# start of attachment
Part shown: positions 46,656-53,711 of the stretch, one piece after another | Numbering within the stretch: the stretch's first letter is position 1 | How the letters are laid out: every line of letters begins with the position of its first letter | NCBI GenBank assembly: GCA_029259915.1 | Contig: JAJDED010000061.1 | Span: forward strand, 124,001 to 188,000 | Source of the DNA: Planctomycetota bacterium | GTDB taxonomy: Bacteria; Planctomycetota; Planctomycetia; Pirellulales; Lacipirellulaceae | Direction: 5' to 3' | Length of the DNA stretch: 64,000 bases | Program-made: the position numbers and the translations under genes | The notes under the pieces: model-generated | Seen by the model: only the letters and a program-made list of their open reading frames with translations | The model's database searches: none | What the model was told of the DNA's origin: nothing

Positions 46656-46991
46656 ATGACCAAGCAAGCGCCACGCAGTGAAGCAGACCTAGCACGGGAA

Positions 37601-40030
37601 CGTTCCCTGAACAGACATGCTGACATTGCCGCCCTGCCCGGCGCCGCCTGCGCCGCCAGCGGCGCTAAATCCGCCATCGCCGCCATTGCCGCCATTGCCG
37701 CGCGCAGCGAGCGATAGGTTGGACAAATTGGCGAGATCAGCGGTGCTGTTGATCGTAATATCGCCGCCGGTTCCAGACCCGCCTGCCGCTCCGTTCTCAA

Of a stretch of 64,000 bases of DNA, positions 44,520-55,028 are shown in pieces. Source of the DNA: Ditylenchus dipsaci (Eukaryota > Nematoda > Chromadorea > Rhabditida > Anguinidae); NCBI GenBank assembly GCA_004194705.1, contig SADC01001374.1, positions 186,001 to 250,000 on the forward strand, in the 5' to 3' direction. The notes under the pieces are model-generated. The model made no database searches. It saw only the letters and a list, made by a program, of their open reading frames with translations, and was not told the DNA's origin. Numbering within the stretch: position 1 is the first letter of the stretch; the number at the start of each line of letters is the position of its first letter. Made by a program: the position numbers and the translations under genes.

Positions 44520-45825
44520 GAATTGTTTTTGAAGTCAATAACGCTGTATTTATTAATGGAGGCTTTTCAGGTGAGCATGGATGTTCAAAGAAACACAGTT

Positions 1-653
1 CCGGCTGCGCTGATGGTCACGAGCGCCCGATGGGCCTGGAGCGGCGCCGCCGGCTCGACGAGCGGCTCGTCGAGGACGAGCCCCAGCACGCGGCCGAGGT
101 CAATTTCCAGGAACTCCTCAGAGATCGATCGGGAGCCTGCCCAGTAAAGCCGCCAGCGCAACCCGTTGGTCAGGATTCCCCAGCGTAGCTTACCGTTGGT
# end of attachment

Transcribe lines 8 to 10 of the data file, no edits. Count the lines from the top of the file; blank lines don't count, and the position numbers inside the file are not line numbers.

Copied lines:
Positions 44520-45825
44520 GAATTGTTTTTGAAGTCAATAACGCTGTATTTATTAATGGAGGCTTTTCAGGTGAGCATGGATGTTCAAAGAAACACAGTT

Positions 1-653